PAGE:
Mars Life


The Yammer vortex

As you may or may not know, when I first moved to Chicago, I was dying for a creative outlet. Enter spoken word performance poetry. I went out by myself, saw my first feature (by Jason Pettus, actually, read his journal here), saw a couple open mics, then saw a slam. I loved it! Everyone seemed like such a tight-knit commnity, all speaking their minds, all performing to entertain an audience.

"Shit! I could do this," I thought. "Shit! I've done this," I then thought. I used to write poetry very similar to what I was hearing back when I was in high school. I even performed at a couple coffee houses in college. Also, I'd been the frontman/rapper in two different roots-like bands before moving to Chicago (check out the most recent of the two at, so I really felt at home at these kinds of events. Aaah, the comfortable feeling of familiarity.

So I started to frequent some open mics in town, most regularly, the Mental Graffiti open mic which was at The Note at the time (since then it's moved to the Funky Buddha Lounge. If you need something fun to do on a monday night in Chicago, I highly recommend it.) I wrote what I like to think were some nice pieces, and they were fairly well received.

It's an easy transition going from being a rapper with absolutely no street cred to being a spoken word poet. You've got the notion of rhythm and inflection already (if you didn't I hate to tell ya, you weren't a good rapper), the biggest adjustment I felt was freeing myself up to write about anything and everything I was feeling. Of course, in that sense, that’s where the no street cred came in handy. I didn’t really have anything in my life that the usual rapper would write about, like spending time with other fans of hip-hop, the run-around life of a hustler, promiscuous sex, but I had the skills. Spoken word poetry was perfect.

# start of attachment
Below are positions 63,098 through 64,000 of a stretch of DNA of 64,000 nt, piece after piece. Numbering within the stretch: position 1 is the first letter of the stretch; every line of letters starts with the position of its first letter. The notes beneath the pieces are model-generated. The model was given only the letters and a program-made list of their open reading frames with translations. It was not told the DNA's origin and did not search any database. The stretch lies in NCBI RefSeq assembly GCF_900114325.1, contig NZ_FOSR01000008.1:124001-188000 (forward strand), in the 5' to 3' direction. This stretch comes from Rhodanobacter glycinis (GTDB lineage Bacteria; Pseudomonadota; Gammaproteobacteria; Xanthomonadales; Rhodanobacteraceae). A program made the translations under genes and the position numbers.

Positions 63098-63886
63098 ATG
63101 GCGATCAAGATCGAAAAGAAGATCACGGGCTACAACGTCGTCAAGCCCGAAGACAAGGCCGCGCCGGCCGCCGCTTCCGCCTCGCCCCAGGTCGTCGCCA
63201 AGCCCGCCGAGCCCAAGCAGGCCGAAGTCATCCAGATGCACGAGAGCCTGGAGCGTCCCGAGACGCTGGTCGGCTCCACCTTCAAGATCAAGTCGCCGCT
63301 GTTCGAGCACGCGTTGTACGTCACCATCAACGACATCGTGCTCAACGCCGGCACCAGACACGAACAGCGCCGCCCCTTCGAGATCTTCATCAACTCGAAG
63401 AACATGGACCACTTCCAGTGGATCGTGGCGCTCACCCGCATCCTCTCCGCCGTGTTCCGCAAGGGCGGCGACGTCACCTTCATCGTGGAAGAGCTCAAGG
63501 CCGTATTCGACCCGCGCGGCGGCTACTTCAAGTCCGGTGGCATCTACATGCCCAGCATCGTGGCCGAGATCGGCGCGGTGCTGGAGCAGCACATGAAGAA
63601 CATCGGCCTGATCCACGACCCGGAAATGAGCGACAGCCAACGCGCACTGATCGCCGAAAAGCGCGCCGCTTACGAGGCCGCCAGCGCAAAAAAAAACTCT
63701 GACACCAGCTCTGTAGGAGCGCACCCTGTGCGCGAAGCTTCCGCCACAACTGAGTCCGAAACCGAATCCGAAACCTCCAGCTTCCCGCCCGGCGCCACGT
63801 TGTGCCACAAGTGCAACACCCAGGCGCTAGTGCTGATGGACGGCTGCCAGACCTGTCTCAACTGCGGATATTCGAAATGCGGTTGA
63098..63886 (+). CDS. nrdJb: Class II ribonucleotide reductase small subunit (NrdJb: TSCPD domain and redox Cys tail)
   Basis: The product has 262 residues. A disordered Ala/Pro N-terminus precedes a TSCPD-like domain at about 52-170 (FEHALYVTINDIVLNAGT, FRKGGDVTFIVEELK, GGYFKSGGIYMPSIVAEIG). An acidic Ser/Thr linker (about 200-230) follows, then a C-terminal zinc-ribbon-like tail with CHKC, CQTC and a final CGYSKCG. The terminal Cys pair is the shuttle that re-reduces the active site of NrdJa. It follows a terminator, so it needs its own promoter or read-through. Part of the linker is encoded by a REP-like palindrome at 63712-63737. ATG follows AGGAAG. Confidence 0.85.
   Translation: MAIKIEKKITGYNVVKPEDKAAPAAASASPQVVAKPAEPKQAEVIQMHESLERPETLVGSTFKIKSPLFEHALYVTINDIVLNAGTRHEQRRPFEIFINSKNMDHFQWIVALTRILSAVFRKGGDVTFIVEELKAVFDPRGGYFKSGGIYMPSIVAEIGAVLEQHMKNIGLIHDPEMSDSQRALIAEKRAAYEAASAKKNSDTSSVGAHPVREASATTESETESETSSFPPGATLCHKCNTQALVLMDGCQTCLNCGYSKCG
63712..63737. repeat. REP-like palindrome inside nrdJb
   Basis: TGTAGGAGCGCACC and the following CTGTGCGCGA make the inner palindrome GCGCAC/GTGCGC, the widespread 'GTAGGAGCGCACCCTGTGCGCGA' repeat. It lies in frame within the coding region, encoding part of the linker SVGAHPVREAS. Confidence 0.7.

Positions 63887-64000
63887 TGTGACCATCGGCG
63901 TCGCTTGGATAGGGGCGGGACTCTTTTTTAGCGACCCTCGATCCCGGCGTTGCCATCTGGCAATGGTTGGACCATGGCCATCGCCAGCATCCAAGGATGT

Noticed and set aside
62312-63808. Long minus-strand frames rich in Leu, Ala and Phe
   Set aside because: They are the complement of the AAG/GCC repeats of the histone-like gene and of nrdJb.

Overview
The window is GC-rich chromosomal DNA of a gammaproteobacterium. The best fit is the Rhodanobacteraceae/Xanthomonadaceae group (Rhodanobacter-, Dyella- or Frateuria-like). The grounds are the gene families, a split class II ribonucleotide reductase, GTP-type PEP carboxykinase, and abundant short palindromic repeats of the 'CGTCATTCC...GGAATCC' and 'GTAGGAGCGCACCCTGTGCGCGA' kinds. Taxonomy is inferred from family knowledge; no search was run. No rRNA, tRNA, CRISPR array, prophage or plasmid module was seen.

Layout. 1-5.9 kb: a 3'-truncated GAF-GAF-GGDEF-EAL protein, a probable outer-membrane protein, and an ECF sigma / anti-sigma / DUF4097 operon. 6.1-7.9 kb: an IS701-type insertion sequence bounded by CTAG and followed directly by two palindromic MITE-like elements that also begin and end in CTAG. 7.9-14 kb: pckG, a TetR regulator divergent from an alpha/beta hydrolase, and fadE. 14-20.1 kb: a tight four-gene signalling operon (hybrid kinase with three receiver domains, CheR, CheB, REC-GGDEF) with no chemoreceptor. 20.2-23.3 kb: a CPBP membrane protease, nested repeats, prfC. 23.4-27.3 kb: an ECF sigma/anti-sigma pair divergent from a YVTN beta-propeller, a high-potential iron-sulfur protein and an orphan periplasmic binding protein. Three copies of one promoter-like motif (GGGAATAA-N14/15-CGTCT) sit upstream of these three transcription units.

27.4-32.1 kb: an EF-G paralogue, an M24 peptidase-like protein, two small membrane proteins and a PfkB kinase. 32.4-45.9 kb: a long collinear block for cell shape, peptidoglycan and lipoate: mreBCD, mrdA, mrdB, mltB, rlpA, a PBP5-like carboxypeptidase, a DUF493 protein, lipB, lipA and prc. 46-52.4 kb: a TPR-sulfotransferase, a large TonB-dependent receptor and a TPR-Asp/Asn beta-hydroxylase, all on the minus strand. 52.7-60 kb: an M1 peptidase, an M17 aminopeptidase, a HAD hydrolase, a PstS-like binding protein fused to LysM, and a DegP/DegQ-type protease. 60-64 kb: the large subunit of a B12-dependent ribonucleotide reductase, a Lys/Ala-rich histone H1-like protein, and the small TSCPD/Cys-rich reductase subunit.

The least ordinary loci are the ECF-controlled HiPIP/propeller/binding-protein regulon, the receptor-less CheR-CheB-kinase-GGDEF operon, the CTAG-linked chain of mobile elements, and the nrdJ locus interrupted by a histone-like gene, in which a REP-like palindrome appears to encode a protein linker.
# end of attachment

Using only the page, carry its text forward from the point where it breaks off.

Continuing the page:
So flash-forward to now, where I’ve already written some poetry, performed it for several months at the open mics in town, and stopped going because I wasn’t really finding a place in the community. I haven’t really lost any interest in the art, I just haven’t made many friends in the scene, really. So when Jason and Kate (another poet who frequented the Mental Graffiti event) asked if I wanted to go see some open-mic poetry on Wednesday night, it didn’t take long for me to get sucked into the energy of the Yammer open mic at Carol’s Pub.

What a fun time. I got to pick both Kate and Jason’s poems, they both sounded wonderful, I got to meet Lisa Hemminger, who runs the open mic, and we all had tequila shots! What could be better! I even got up and did one of my old poems, yes, I was fully pulled into the Yammer vortex. It did end up in me finally recording one of my poems on my handheld, something I’ve always been meaning to do. I took a cue from Jason, and influenced by the creativity that was flowing in the room despite the low turnout, I frantically transcribed my poem “Squeak, Rattle, and Pose” into my Sony Clie.

God, stepping back up there really affected me. It always does. Don’t get me wrong, I’m well aware that it’s less than five minutes in front an audience of ten, and won’t really result in me jumping headfirst back into spoken word. Nevertheless, it did affect me. Next time I’m free on an evening, maybe I’ll actually consider going to one of the open mics in this city that likes to pride itself as the birthplace of spoken word. Stranger things have happened!

So for now, I wish you all a safe weekend. Next week there’ll be more to come!


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